A security researcher says he can force Adobe Systems' widely used PDF readers to execute potentially malicious commands despite an emergency security fix the company released earlier this week.
The update Adobe added to its Reader and Acrobat applications contained a patch designed to prevent attackers from using the apps to launch potentially dangerous commands or files on end users' machines. But Le Manh Tung, a senior security researcher at Viet Nam–based Bkis Internet Security, said he can bypass the fix by doing nothing more than putting quotation marks around the command he wants a targeted machine to remotely execute.
The weakness was first demonstrated by researcher Didier Stevens and later expanded by Jeremy Conway and others. Adobe had said it wanted to find a way to eliminate the threat without removing powerful functionality relied on by some users.
On Thursday, Tung published this proof-of-concept, showing how a booby-trapped PDF file can still be used to override settings designed to block the auto-launch feature and open the Windows calculator. It works by using the command “calc.exe” rather than calc.exe. His blog post is here.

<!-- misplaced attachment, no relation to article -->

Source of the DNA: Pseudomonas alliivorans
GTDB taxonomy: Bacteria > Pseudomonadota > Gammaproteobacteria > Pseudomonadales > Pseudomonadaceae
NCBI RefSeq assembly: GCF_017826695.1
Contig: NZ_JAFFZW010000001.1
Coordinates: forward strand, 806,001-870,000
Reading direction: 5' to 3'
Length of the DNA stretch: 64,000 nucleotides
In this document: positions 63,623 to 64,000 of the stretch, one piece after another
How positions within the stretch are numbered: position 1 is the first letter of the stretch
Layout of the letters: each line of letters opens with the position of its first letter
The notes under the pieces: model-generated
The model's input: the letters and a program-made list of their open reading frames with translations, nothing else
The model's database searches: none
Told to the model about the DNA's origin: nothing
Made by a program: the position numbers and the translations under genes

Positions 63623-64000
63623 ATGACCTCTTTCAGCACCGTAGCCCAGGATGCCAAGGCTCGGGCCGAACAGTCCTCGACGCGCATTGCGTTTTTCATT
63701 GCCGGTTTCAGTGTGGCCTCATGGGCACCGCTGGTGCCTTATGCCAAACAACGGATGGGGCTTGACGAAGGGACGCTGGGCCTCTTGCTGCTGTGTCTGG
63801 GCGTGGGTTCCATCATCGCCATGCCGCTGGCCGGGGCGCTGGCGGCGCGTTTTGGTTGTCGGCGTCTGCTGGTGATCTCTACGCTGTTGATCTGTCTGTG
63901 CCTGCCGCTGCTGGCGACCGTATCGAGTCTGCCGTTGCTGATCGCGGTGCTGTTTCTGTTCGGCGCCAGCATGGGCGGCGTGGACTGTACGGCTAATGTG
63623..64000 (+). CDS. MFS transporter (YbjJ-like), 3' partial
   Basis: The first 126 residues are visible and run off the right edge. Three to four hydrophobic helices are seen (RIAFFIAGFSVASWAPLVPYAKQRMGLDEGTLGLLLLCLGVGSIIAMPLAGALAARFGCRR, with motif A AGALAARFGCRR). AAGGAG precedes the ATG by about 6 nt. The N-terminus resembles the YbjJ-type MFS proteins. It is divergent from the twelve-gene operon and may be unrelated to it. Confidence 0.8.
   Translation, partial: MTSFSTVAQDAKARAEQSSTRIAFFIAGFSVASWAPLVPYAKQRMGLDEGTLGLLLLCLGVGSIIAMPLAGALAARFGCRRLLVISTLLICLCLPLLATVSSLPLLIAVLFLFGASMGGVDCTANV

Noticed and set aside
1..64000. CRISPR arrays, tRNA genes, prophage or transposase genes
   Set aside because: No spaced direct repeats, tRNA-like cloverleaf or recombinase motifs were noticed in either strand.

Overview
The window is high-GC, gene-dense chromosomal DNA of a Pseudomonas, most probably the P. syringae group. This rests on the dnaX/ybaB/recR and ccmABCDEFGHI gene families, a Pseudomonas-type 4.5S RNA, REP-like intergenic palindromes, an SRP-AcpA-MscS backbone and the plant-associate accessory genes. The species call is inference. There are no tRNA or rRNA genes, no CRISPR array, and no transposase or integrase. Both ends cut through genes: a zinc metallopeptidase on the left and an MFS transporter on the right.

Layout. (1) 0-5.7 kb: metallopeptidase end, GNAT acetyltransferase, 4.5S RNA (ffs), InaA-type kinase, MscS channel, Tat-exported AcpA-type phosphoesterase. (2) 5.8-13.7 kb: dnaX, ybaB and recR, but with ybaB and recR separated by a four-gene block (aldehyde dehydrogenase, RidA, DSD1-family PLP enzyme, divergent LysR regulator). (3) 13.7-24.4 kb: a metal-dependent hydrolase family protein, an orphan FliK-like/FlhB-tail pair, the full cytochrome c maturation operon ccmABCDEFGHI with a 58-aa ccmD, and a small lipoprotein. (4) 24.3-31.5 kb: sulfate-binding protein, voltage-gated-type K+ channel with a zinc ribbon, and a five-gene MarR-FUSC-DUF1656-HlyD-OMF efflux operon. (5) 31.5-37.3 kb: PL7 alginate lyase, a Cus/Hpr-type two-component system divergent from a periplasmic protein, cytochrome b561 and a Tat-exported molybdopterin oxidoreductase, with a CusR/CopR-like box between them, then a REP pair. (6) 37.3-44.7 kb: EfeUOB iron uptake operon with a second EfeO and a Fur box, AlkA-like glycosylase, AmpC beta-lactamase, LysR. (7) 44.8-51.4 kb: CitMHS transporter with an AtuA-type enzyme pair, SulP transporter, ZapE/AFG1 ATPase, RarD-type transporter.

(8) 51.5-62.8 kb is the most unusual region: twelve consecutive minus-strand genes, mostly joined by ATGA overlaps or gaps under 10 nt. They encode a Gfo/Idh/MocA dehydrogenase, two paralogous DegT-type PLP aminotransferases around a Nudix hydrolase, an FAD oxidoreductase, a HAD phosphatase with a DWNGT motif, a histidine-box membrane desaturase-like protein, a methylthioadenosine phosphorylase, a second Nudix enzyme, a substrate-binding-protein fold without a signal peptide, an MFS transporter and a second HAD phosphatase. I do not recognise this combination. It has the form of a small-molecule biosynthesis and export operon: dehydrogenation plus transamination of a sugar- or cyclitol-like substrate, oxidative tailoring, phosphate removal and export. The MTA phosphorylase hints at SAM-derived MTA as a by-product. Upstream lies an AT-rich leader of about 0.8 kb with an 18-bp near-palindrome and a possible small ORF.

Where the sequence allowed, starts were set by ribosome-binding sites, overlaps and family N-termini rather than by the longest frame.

Tung said a related vulnerability, which allowed an attacker to alter the warning Adobe displays before a command is executed, appears to be patched properly. That means it will be harder to trick a victim into clicking the Open button, which is required for an exploit to be successful. Still, with Adobe's apps installed on well over 90 percent of computers, we're sure there are users who would fall prey to scams.
It's unclear if attackers can bypass the setting to execute only code that's already installed on a targeted machine, or if they can also embed malicious payloads into PDF files as before. An Adobe spokeswoman wasn't immediately available for comment, and neither were Tung nor Stevens. ®